Regardless of where we’re from or where we live, when we make the decision to travel to exotic places, we also make decisions that impact local communities. Decisions that seem insignificant to us can, unfortunately, leave a long-lasting negative impact not only on the environment but on the livelihood of local people.
The tour providers we pick, the establishments we frequent on our trips and the conversations we engage in while abroad all have the potential to affect the communities we visit, and it’s up to us, as conscious travellers, to ensure that these effects are positive.
As every change has to begin somewhere, here are some ideas to get you started!
Before you go away
- Bring your own fabric shopping bag to use when you visit a local market, to cut down on plastic bags.
- Bring a reusable bottle to fill up with water or juice instead of planning to use the plastic cups provided at markets, resorts or bars.
- Invest in sunscreens or lotions that are environmentally safe.
- Consider bringing your own homemade personal hygiene items in reusable containers. This isn’t the simplest option, but if you have the time, research ways to make your own products or find stores that sell safe and biodegradable items.
- For female travellers, there are a number of options for sanitary items that are better for the environment than the commonly used products.
- Research your intended vacation spot—see what your options are before you go and read reviews. This is always a good idea, especially if you intend on doing a tour, so you don’t end up going with the first operator that approaches you, who most likely won’t be offering the best deal … or the whole truth.
While on your trip
- Even though it’s tempting—and the desire to touch a wild animal can be very powerful—feeding, handling or embracing a wild animal (think tiger, dolphin or shark) isn’t really a healthy or sustainable way to interact with these types of animals.
- Many tour providers now mention that they’re “eco-friendly” or that they partake in conservation efforts in the area. If they advertise themselves this way, ask questions to see whether this is actually the case or simply a marketing ploy aimed at well-meaning tourists. A conscious traveller will want to know how their “eco-tour” ensures the safety of surrounding areas, or what kind of products their “eco-lodge” uses, along with how they dispose of waste.
- Lastly, if you appreciate local conservation efforts, let the locals know! Local people, regardless of geographical location, like to hear that their hard work is acknowledged. Small communities are often proud of their conservation and cleanup achievements and want to share information and ideas with people passing through.
After returning home
- Map the area you visited. Put restaurants, hotels and interesting sites on Web platforms like Google Maps and/or apps like Maps.Me so that others can benefit from your experience. By doing so, you may bring people through an area they might’ve initially overlooked.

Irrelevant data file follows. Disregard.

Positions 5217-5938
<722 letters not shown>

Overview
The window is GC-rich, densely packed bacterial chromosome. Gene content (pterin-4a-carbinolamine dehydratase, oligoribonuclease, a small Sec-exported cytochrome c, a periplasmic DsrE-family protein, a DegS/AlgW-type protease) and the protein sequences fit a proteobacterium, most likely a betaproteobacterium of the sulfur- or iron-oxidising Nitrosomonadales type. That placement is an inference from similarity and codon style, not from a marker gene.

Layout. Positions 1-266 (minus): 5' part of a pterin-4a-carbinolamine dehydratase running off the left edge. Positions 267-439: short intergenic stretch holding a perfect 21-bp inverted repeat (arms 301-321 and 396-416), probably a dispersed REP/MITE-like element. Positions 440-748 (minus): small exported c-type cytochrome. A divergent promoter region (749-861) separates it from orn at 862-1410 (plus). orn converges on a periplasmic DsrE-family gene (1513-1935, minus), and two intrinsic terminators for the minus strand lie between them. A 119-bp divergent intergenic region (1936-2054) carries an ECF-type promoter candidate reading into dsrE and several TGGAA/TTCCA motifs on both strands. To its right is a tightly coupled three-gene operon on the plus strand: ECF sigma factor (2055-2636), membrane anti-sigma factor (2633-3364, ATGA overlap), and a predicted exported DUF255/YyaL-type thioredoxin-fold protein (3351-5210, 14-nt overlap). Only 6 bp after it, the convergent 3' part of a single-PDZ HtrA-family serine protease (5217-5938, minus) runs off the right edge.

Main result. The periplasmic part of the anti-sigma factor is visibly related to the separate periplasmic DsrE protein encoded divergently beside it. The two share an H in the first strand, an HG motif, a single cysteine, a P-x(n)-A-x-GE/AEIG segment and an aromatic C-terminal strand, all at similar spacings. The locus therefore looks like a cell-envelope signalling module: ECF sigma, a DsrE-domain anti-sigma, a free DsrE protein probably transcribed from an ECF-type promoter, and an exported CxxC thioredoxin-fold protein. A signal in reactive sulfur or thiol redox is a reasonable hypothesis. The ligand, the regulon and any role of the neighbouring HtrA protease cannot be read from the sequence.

- If you experienced something truly great, write and talk about it! Recommend the attraction’s operator or location, write reviews and leave comments to let people know about your visit.
- If your tour operators or the owners of businesses you visited have email, send them a quick note of thanks if you appreciated their recycling, cleaner living or conservation efforts. Respectfully share ideas or links with them if they don’t yet make these efforts or if you have an idea that might make their work easier for them.
Important questions to ask yourself
As you can see, there are many ways to ensure that you make a positive impact while travelling. Presumably, the ways you’ll choose will be dependent on quite a few factors, including the type of trip you’re embarking on.
Before you decide on your specific approach to sustainable travel, it’s best to determine the answers to the following questions.
- Will you stay at resorts, hotels or hostels?
- Will you take a tour with a popular tour company or are you willing to pay for a local guide?
- Will you be going off the beaten path to visit nearby towns, jungles or markets?
- Will the place you travel through be overrun by tourists?
While vacationing at eco-lodges or in treehouses and taking eco-tours seem like obvious choices, they don’t always guarantee local sustainability.
Often overpriced, these options are also often operated by foreigners who rely on foreign volunteers for labour rather than focusing on employing local people. This is why proper research into your destination is critical.
Change can happen anywhere
Let’s not fear asking questions at home or abroad, but especially as we venture farther from our homes. Now, more than ever, we have a responsibility to make sure that everything we do and say results in a meaningful and rewarding exchange for everyone involved.
Not travelling outside the country anytime soon? No problem! You can still make a difference. Don’t forget—as with all habits—change begins at home.